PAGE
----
Intraoperative management of patients with carcinoid heart disease having valvular surgery: A review of one hundred consecutive cases

Toby N. Weingarten, Martin D. Abel, Heidi M. Connolly, Darrell R. Schroeder, Hartzell V Schaff

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Abstract

BACKGROUND: Cardiac surgery for carcinoid heart disease is complicated by hemodynamic instability secondary to carcinoid crises, cardiovascular dysfunction, and blood loss. The safety of vasopressors and the benefit of aprotinin during concomitant octreotide administration are uncertain. METHODS: We reviewed the effects of vasopressors and aprotinin on octreotide administration and mortality by univariate analysis in 100 consecutive cases of cardiac surgery for carcinoid heart disease from 1985 to 2003. Because mortality declines were temporally related to the introduction of aprotinin, bivariate analyses were performed to identify other factors associated with mortality. RESULTS: Carcinoid symptoms and hypotension were treated with octreotide (n = 89) and/or vasopressors (n = 93). Vasopressors were not associated with increased octreotide administration. Patients requiring epinephrine had higher mortality but also had worse preoperative New York Heart Association class, higher urinary 5-hydroxyindoleacetic acid levels, and increased blood transfusion requirements. Aprotinin (n = 54) was associated with decreased blood transfusion requirements, increased octreotide administration, but not mortality. Overall mortality was 13%, declining from 28% between 1985 and 1994 to 6% between 1995 and 2003. Mortality was associated with greater blood transfusion requirements and longer duration of cardiopulmonary bypass. CONCLUSIONS: Vasopressors may be used in conjunction with octreotide in carcinoid patients. The increased mortality associated with epinephrine likely reflects selection bias rather than a primary adverse effect. The improved survival over time in carcinoid patients is multifactorial and unrelated to aprotinin administration, suggesting further inhibition of the kallikrein-kinin system has little added benefit for this outcome in the presence of octreotide.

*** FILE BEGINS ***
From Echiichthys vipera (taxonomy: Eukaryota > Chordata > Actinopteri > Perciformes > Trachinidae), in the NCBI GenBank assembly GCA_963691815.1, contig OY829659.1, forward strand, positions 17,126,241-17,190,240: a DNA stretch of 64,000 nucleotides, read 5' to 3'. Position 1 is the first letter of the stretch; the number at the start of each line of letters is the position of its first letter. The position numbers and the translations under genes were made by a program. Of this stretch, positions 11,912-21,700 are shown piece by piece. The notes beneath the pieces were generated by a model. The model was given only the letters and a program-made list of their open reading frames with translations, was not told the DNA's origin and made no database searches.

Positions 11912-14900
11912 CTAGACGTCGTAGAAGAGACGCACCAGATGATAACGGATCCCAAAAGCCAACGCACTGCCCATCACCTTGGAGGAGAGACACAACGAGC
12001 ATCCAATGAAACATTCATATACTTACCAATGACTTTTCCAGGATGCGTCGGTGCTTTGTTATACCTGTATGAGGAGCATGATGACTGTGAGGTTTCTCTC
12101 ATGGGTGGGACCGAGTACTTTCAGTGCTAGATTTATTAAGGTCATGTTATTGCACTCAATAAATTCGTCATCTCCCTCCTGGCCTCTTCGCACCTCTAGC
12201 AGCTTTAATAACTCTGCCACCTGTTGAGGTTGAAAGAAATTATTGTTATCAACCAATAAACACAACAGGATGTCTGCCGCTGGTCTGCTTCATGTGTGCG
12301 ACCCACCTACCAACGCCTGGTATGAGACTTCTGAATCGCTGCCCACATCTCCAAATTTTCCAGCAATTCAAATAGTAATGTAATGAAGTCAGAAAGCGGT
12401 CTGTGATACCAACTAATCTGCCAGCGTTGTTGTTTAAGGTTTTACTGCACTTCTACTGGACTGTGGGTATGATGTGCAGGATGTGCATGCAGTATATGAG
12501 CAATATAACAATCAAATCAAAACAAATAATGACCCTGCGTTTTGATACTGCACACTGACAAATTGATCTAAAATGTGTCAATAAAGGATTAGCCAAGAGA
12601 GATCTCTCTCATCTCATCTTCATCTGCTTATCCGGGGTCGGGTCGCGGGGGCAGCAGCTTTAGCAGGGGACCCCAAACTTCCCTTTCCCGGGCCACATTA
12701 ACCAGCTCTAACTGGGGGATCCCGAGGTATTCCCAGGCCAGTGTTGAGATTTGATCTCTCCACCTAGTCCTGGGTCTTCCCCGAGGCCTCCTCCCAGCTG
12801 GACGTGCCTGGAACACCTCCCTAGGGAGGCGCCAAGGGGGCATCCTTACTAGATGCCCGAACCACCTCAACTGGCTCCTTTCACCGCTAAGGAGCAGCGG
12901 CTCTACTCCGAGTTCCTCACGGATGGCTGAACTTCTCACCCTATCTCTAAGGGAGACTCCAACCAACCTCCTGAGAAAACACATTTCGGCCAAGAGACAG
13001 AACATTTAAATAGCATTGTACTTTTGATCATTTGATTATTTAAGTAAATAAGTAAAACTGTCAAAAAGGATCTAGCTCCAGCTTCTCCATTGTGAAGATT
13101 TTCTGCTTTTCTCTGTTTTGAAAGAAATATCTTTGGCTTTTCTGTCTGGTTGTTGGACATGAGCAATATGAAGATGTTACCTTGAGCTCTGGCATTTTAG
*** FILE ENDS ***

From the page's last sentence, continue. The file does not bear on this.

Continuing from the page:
Original languageEnglish (US)
Pages (from-to)1192-1199
Number of pages8
JournalAnesthesia and Analgesia
Volume105
Issue number5
DOIs
StatePublished - Nov 2007

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Carcinoid Heart Disease
Octreotide
Aprotinin
Mortality
Carcinoid Tumor
Blood Transfusion
Epinephrine
Thoracic Surgery
Kallikrein-Kinin System
Hydroxyindoleacetic Acid
Selection Bias
Cardiopulmonary Bypass
Hypotension
Hemodynamics
Safety

ASJC Scopus subject areas

  • Anesthesiology and Pain Medicine

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Intraoperative management of patients with carcinoid heart disease having valvular surgery : A review of one hundred consecutive cases. / Weingarten, Toby N.; Abel, Martin D.; Connolly, Heidi M.; Schroeder, Darrell R.; Schaff, Hartzell V.

In: Anesthesia and Analgesia, Vol. 105, No. 5, 11.2007, p. 1192-1199.

Research output: Contribution to journalArticle

Weingarten, Toby N. ; Abel, Martin D. ; Connolly, Heidi M. ; Schroeder, Darrell R. ; Schaff, Hartzell V. / Intraoperative management of patients with carcinoid heart disease having valvular surgery : A review of one hundred consecutive cases. In: Anesthesia and Analgesia. 2007 ; Vol. 105, No. 5. pp. 1192-1199.